1. Using the competency based model, please offer your own comprehensive diagnostic assessment for the client in the case study. Include any behavioral, emotional, psychological, social and cognitive risk factors/symptomatology and duration. Also, include at protective/strength factors in the case study.
2. Based on the information, provide a comprehensive diagnosis and your rationale for this case study.
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Joshua (25) has been down for a couple of weeks. His wife – Anne suggested that he come to see you. You work in a local mental health clinic. Joshua points out that he has been so down that he does feel like getting out of bed and he has no energy. You ask him about work and he points out that he is a police officer and he has been on sick leave for the last week. Joshua has lost interest in most things including his wife. All he wants to do is to sleep and vegetate. He has lost weight (about 20 lbs) because he says that food tastes like metal. He also has great difficulty falling asleep and he wakes up most nights at 3AM and cannot fall back to sleep. Joshua is on permanent day shift. He feels like a loser and he hears a voice telling him to kill himself. Joshua is not currently suicidal. He does think of suicide often. Joshua has been depressed before. As a child he was depressed at least twice. He also had difficulty in school and he is having some present challenges. Joshua has a very hard time concentrating. He had this same difficulty in school. He acted out and fidgeted a lot as a child and his parents said that he was a bad kid. However, Joshua felt like he could not keep still. He still has challenges with staying on task and always being on the go. His wife complains that Joshua will not slow down. As a child – Joshua would run and jump about. As an adult – Joshua likes to engage in sports such as motor cross and wrestling. Generally, Joshua cannot slow down. However, with this recent depression; he stays in bed. Officers at work complain that Joshua talks too much. Joshua says that he is bored most of the time. He does not “suffer fools easily” and is quite sarcastic. He does not like to wait his turn and drives aggressively. He has taken the Sargent’s exam, but his memory is so bad that he can’t seem to pass it. Joshua also admits that he is afraid of certain bridges, such as the Bay Bridge. He works for a county on the western shore of Maryland and has no friends or family across the Bridge so that he does not travel to the Eastern Shore. He also does not have any dreams about the Bridge. In fact, he rarely thinks about it. His wife kids him about wanting to go to a restaurant on the Eastern Shore, but they have found a restaurant in Annapolis.
Using the competency based model, please offer your own comprehensive diagnostic assessment for the client in the case study. Include any behavioral, emotional, psychological, social and cognitive risk factors/symptomatology and duration. Also, include at protective/strength factors in the case study. (4 points)
Based on the information, provide a comprehensive diagnosis and your rationale for this case study. (3 points)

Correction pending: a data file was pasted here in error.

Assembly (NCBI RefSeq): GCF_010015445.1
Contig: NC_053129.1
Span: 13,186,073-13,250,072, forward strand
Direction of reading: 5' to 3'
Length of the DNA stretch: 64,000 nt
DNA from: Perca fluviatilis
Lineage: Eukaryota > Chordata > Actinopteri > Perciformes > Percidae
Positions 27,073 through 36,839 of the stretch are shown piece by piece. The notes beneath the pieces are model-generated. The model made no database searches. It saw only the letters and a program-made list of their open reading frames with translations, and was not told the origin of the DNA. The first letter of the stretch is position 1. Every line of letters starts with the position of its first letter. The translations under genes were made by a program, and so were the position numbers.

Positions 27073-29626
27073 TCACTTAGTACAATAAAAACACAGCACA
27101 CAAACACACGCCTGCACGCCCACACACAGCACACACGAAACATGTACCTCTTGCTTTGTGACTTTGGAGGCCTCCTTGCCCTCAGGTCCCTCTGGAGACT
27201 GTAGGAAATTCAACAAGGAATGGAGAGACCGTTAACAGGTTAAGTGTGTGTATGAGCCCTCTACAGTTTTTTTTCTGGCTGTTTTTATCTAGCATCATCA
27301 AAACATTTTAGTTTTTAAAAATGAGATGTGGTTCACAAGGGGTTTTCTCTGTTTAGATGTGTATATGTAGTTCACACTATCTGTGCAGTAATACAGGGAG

Sally a 32 year old woman has an appointment to see you at 11:00 AM and is 15 minutes late. You work in an outpatient office of a hospital. Sally comes in an immediately starts to complain about the parking, your receptionist and your rudeness. She looks around the room in disgust and points out that your décor is all wrong. She starts to tell you all her problems (which are many) and they seem to focus on her being abandoned as child and now as an adult. Sally dislikes her mother and refers to her and the devil. You inform her at 11:50 that her time is up and she launches into a tirade about how insensitive you are. She leaves and points out that she may come to see you next week. She comes in next week and is once again 15 minutes late. She tells you about her many therapists and how they were all insensitive. She describes her relationships and how everyone has ended because the other person proved to be unreliable. She has attempted suicide many times, but is not currently suicidal. She describes her mood as intense and irritable. She tends to spend money she does not have. She admits that she does a lot of impulse buying. You ask her how she sees herself? Look- she points out – you are the one who needs therapy- can’t you see I am disturbed. She admits to feeling empty most of the time, which leads her to engage in intense anger and fights. She also admits to experiencing dissociative symptoms when under stress. You smell alcohol on her breath and she admits that she does like to drink alcohol. “Look- I like to drink – it helps me come down.” You ask her about any DUIs and she admits that she has received several. She has lost her driver’s license once, but managed to get it back. She has warned by her doctor to quit and she has started drinking more. She also admits that she has lost several jobs because of her drinking. Then she bursts into hysteria and points out- if you had no one you would drink like me. She admits to spending a lot of time trying to get alcohol and sometimes gets sick at night because of her drinking. Sally begins to talk about her being down. She says that she has been down the last several years. Some days she has a hard time getting out of bed. She has lost interest in most things and some days – just sits around and mopes. She has lost a great deal of weight because food does not taste good. She has difficulty getting to sleep and wakes up most nights at 3AM and cannot go back to sleep. She is fatigued most every day. She tells you again that she often thinks about suicide, but is not currently suicidal. She feels worthless most of the time and she occasionally hears a voice telling her how bad she is. She cannot seem to think clearly.